Desert was a Strawberry - Maple terrine which was served with our last wine, the Santa Julia Tardio 2004. This desert wine has a wonderful gold yellow color. It has an intense aroma of ripe fruits, honey and dried fruits as pears, apricots and peaches, orange peel and chamomile.
Overall, the creations of Chef Frederic Byarm were fantastic. His style is sophisticated and creative without being overpowering. In addition, I think everyone got up from the meal feeling satisfied but not that we'd overeaten. To my mind, it was haute cuisine at its best complemented by some wine education from Shelly Saunders, the Northeast representative of Wine Sellers Ltd. Shelley's commentary on the wines was helpful and informative.
The Red Clover Inn used to be a farmhouse, built in the 1870s. There are still some old farm buildings standing, including a barn. There's a pond teaming with wildlife. In fact the peepers and ducks are quite vociferous at times. The Inn is a bit difficult to find. It's located about five miles west of Killington and down an old farm road. Because of Vermont's road sign laws, there is poor signage for the Inn. Instead, look for the Woodward Road sign as you come down from Killington. Turn left onto Woodward Road and drive about an 1/8th of a mile to the inn. You will probably hear the ducks quacking.
The Inn has a wonderful country atmosphere, with Pico and Killington off in the distance, and 13 acres of lawns and woods. There are 14 guest rooms, six with fireplaces, five with whirlpool baths, and all with A/C and wireless internet. There are several dining areas, which makes the Inn suitable for private functions.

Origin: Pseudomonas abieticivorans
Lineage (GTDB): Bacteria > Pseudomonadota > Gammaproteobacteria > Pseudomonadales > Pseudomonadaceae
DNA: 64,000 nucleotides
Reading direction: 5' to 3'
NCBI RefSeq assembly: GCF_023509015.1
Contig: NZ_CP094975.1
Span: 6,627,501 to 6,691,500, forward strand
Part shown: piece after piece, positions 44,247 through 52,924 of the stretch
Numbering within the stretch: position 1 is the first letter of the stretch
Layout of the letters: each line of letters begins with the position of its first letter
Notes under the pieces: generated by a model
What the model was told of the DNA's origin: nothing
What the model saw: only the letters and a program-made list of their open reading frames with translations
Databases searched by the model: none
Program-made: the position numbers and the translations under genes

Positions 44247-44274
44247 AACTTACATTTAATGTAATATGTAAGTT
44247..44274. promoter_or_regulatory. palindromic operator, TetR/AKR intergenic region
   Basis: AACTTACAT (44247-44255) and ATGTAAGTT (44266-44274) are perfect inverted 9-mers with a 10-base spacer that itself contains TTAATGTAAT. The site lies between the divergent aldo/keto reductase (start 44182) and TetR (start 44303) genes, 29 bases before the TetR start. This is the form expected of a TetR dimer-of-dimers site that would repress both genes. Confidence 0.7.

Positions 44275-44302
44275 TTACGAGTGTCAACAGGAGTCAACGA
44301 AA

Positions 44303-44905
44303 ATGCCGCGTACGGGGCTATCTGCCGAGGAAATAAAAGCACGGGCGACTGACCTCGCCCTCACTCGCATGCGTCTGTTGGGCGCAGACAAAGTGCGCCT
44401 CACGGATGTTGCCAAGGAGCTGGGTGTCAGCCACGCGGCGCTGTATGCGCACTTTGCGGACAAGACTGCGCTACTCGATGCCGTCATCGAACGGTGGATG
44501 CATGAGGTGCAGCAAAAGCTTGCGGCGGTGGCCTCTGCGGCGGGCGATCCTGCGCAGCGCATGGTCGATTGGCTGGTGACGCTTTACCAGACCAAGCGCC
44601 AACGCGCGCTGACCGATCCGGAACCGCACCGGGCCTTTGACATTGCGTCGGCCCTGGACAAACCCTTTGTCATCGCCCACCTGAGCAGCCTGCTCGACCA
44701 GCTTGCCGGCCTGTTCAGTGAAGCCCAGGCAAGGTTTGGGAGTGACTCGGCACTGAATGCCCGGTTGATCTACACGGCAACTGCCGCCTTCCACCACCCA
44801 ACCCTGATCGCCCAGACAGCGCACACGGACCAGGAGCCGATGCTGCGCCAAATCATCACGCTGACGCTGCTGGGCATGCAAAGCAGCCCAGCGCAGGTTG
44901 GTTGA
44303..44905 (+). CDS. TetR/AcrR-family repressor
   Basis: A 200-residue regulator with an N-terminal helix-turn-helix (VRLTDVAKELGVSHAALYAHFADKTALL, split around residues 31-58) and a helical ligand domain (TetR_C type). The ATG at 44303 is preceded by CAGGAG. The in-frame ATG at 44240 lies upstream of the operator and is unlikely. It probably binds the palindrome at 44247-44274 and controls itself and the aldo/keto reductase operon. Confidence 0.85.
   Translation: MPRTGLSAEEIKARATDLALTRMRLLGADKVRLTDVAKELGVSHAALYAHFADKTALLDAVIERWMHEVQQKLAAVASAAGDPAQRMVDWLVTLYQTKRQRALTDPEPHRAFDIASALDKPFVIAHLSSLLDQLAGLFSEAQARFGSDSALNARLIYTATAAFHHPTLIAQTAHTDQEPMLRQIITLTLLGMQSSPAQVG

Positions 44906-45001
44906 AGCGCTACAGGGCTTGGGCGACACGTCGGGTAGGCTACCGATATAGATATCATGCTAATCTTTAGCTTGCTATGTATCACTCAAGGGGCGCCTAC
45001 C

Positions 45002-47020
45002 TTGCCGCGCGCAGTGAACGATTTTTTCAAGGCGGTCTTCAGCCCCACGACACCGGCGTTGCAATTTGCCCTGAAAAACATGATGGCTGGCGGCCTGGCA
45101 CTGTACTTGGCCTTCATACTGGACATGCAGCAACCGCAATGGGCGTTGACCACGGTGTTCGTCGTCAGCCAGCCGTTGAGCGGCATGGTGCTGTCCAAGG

The Inn employs about 19 people including the chef. Most of the staff have been working here for years, and through several owners. They are well trained and courteous. For example, our waitress at the dinner poured our wine correctly with the wine label facing the guest. I wonder how many restaurant staff overlook this little nicety. Staff were warm and courteous but not obvious or bothersome which is the way it should be. Our hosts, Tricia Treen Pedersen and Bill Pedersen say they bought the inn in 2004 after looking at more than 70 New England properties. Bill is from the Midwest and Tricia is from England. Before coming to Vermont they lived in California. Tricia is an experienced "people manager." Both come from the corporate world and possess the organizational abilities to carry off large events as well as cater to the individual whims of their guests.
Some people may find the Inn a bit pricey, but haute cuisine and luxury accommodations (including some classy bathrobes!) always comes at a price. They say that a chef often makes an inn, and in this case, this is definitely true. I challenge anyone to find better dining in the Killington area and yes, I have dined at some of the other top restaurants here. If you are budget conscious, keep checking the the Red Clover Inn's web site. Specials are frequently offered.